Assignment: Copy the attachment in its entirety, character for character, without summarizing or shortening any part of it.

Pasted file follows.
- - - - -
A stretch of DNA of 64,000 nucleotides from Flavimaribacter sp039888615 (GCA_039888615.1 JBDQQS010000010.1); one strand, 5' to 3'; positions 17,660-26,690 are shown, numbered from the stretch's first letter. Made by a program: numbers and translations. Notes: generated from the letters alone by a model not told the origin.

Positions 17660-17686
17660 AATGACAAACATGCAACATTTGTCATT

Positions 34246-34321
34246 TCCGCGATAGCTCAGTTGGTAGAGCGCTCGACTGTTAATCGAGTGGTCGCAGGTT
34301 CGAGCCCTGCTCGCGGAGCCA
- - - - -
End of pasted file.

A stretch of DNA of 64,000 nucleotides from Flavimaribacter sp039888615 (GCA_039888615.1 JBDQQS010000010.1); one strand, 5' to 3'; positions 17,660-26,690 are shown, numbered from the stretch's first letter. Made by a program: numbers and translations. Notes: generated from the letters alone by a model not told the origin.

Positions 17660-17686
17660 AATGACAAACATGCAACATTTGTCATT

Positions 34246-34321
34246 TCCGCGATAGCTCAGTTGGTAGAGCGCTCGACTGTTAATCGAGTGGTCGCAGGTT
34301 CGAGCCCTGCTCGCGGAGCCA